No.11 China’s One Child Policy

25 Apr

InChina, the one child policy was introduced to stabilize the country’s population. It officially restricts the number of children married urban couples can have to one, although it allows exemptions for several cases, including rural couples, ethnic minorities, and parents without any siblings themselves. More than twenty years after it introduced its one-child policy,Chinais keeping its promise, allowing only-children who marry each other to have a second child.


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Maybe it is an unfathomed policy for western people, but it really good effect on China’s population and economy. After the introduction of the one-child policy, the fertility rate in China fell from over three births per woman in 1980 (already a sharp reduction from more than five births per woman in the early 1970s) to approximately 1.8 births in 2008.

 The Chinese government estimates that it had three to four hundred million fewer people in 2008 with the one-child policy, than it would have had otherwise. Chinese authorities thus consider the policy as a great success in helping to implementChina’s current economic growth. The reduction in the fertility rate and thus population growth has reduced the severity of problems that come with overpopulation, like epidemics, slums, overwhelmed social services (such as health, education, law enforcement), and strain on the ecosystem from abuse of fertile land and production of high volumes of waste. Even with the one-child policy in place,Chinastill has one million more births than deaths every five weeks.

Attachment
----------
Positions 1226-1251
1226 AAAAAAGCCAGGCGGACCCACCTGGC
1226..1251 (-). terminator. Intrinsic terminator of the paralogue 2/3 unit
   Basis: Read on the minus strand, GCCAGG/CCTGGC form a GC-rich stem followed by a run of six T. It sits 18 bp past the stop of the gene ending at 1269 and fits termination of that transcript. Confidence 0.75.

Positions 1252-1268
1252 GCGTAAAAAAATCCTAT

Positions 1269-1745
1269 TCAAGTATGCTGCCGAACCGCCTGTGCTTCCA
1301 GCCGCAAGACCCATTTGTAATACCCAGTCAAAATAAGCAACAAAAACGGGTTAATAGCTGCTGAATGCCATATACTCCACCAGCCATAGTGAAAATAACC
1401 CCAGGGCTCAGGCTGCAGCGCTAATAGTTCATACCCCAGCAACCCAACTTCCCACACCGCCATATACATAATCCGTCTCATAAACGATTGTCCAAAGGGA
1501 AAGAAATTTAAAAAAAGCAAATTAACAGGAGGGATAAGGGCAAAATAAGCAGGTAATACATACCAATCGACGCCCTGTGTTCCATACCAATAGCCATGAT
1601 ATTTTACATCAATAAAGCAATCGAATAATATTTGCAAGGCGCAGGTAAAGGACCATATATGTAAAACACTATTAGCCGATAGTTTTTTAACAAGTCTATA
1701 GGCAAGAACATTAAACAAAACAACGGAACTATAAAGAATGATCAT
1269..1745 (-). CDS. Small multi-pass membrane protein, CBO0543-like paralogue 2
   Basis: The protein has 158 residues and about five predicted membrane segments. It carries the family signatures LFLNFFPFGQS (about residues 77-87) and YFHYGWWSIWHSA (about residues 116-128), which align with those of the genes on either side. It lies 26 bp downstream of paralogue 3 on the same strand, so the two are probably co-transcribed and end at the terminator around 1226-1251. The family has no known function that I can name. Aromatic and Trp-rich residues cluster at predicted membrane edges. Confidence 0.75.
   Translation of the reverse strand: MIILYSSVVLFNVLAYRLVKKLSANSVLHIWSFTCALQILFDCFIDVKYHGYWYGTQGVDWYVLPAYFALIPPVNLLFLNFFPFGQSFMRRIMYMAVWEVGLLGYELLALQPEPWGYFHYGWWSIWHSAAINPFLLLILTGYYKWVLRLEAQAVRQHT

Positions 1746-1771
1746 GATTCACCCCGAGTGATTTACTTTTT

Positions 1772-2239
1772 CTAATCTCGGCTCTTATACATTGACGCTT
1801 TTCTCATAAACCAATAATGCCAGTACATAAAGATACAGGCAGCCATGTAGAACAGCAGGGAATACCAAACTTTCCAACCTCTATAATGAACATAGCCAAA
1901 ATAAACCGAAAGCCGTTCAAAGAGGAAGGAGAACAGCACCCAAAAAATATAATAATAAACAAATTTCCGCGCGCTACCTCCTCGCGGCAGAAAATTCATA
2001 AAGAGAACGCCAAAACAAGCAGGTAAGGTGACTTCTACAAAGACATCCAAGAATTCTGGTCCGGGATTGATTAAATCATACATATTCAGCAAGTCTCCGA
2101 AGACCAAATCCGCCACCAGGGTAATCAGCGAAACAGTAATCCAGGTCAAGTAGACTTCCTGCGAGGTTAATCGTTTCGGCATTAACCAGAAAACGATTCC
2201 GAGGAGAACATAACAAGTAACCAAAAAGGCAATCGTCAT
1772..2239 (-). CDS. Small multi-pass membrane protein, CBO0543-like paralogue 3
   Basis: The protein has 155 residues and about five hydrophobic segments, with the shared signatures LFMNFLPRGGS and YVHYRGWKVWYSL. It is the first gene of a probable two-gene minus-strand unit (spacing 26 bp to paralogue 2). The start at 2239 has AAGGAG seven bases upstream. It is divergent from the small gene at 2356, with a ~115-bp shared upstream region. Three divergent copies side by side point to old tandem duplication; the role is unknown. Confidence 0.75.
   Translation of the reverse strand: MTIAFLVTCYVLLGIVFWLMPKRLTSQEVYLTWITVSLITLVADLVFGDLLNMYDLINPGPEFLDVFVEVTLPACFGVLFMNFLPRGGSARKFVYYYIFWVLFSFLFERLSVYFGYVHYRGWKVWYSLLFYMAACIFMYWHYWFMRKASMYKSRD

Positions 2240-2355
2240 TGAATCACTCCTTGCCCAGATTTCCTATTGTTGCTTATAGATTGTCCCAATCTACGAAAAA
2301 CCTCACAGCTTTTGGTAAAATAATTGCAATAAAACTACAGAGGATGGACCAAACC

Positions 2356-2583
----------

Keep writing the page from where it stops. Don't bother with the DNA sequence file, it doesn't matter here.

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It is fact that The One Child Policy got non-population-related benefits as well:

Because of the decrease of pregnancy, it helps provide a better health service for women and a reduction in the risks of death and injury associated with pregnancy. In addition, people can get free condoms or contraception at family planning offices and pregnant women can have free pre-natal classes as well. The individual savings rate has increased since the one-child policy was introduced. This has been partially attributed to the policy in two respects. First, the average Chinese household expends fewer resources, both in terms of time and money, on children, which gives many Chinese more money with which to invest. Second, since young Chinese can no longer rely on children to care for them in their old age, there is an impetus to save money for the future.

The original intent of the one-child policy was economic, to reduce the demand of natural resources, maintaining a steady labor rate, reducing unemployment caused from surplus labor, and reducing the rate of exploitation. Therefore, the policy be introduced quickly and covered wholeChina.


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